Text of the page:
Bits and Pieces

“I did not trust it for a moment,  but I drank it anyway, the wine of my own poetry. It gave me the daring to take hold of the darkness and tear it down and cut it into little pieces.”

~Lad Ded quoted by Alan Larus

My writing arises from within. No monitoring of content. Whatever happens is not of my own doing. I wish I could see that clearly in other areas of my life. When I think I have failed and want to blame myself. When I feel unloved and want to draw love to me. Oh, yes, that is the way of the ego.

But when I write, I do cut the darkness into manageable bits and pieces. Otherwise the terror would overwhelm me. I wake up, having dreamt of Bob not being dead yet. I am angry with him for leaving me or I am jealous of another woman (death, perhaps?)

I murmur the Jesus prayer, “Lord Jesus Christ, have mercy,” over and over. I surround myself with white light, for I do not have these dreams consciously.

My mental scissors go to work and I have the scraps laid out on the table to form an essay. “Laurie,” I say to my little girl in the hospital, “You are going to be with Jesus soon.” (I had been advised by her Sunday school teacher to prepare her for her death.) She looked at me in full silence, not happy with this bit of ironic good news. She died and I was left bereft. An unread newsletter.

Bob is dying and I am so tired, so weary of his long, slow departure that I begin numbing myself, constructing a wall of “No more, no more.” He looks at me with disgust, as if I had turned traitor on him. Not on him, on what was being asked of me. “Help him live until he dies and then pick yourself up and dust yourself off.” I did. He would be happy to know that. I am strong in the  midst of my neurosis.

I go for eight years without seeing my mother, who is in a nursing home in Pennsylvania. I see her once in that period. Eight months later she is dead of lung cancer. She never knew she had it. But she had a full life, almost eighty-eight years of it. I am glad I saw her before she left. And I go on.

My life is made of bits and pieces of darkness through which I see the light. You can feel the silence around the edges of my mosaic. I know you can.

More in my book,


  1. You wrote, “Help him live until he dies and then pick yourself up and
    dust yourself off.”

    What beautiful and courageous words. Your social anxiety has caused
    you to go inward. Your fear of what is out there has forced you to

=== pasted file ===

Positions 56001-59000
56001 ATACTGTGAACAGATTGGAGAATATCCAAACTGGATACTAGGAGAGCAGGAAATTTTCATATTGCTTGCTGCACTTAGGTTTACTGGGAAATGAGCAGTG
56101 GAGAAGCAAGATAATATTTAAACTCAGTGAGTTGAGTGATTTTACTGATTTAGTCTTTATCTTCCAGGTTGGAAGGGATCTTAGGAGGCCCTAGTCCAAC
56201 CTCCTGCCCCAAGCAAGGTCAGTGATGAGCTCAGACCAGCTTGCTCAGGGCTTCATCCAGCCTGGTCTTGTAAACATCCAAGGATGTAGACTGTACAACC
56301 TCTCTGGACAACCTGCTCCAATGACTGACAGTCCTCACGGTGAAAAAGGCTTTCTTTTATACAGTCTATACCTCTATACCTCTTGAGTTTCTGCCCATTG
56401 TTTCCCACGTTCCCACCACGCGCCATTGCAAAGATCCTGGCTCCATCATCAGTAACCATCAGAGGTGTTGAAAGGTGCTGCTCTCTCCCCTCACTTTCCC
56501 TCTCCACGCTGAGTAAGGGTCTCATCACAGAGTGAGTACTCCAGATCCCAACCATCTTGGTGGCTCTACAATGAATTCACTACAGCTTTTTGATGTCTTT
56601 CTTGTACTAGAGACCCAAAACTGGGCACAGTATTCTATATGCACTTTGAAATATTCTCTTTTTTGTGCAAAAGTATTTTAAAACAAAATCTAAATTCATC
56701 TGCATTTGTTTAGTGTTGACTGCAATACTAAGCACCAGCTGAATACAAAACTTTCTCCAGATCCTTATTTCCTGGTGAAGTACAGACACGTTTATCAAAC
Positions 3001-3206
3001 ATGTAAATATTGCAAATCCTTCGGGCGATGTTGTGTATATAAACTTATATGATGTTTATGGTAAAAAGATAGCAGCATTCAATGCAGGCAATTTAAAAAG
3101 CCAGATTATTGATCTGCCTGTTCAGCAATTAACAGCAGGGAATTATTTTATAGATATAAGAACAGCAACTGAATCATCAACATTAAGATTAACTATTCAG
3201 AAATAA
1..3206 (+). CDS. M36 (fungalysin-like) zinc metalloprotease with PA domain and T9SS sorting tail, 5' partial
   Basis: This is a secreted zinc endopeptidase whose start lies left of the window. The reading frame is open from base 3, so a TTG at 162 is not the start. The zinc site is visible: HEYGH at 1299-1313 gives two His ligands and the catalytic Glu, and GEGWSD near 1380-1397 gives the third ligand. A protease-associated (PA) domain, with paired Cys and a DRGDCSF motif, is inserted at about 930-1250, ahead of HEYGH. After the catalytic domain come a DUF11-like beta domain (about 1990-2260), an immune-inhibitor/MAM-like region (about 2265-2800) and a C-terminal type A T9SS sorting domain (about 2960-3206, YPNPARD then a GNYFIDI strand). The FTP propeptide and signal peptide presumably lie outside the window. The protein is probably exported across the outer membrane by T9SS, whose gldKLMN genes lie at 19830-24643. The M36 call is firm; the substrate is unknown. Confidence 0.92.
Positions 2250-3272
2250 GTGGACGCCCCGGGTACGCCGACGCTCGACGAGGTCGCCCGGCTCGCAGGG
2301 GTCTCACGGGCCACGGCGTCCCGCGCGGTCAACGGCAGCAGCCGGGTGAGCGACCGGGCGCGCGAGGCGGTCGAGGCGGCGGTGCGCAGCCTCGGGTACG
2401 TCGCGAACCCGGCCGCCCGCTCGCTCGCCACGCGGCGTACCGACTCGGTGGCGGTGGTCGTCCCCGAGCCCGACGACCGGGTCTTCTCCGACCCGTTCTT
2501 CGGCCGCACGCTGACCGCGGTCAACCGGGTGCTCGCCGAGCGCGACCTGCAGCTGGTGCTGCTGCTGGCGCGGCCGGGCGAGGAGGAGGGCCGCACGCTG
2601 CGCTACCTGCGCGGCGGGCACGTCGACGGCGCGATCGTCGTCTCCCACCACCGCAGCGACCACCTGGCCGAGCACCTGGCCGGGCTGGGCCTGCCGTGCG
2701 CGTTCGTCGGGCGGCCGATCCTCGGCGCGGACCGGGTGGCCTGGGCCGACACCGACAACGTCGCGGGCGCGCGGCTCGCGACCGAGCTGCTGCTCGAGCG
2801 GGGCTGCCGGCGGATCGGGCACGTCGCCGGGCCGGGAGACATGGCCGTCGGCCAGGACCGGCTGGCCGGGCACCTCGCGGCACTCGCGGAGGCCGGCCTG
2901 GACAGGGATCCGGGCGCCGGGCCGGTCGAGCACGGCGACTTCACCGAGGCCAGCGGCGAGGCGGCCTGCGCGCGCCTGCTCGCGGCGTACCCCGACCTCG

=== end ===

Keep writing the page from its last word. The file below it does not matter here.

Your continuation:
find the courage to know what is “in here.” It’s a gift disguised in a
    curse. I believe that no matter how outrageous it may seem, we choose
    our curses and our gifts before we are born. If we play our own games
    well, we will learn to understand how important our choices are for
    our own spiritual advancement, and for those who interact with us.

    What might happen if we were to say these same words, but insert the
    word, “yourself” instead of the word, “him” ? (Help yourself to live
    until you die.) I’ve oftentimes, after my lowest lows said these
    words to myself: “Pick yourself up, dust yourself off and start all
    over again.” Now I would like to add, “Help yourself to live until
    you die.” I would say, “Pick yourself up, dust yourself off and
    start all over again. Help yourself to live–to really live life to
    the fullest, until your body dies, and your soul goes back to the

    I believe that most of us have some sense of guilt for things that we
    feel we could have done differently or better. What if someone said
    to us, “You did all of those things perfectly, in order to benefit the
    spiritual advancement of all of the people who have interacted with
    you.” How would it make us feel if we really believed that these
    words are true? Instead of guilt, we would have faith.

    At those times when you thought that you had failed, in truth, you
    succeeded to propel yourself forward–to dig deeper–to find the
    little pieces that make you a very unique and valuable part of the
    mosaic that is life.


  2. What lovely words of wisdom you have written. Much to think about as I continue to
    put the mosaic together. Your words remind me of the phrase, All things work together for good.


Comments welcomed....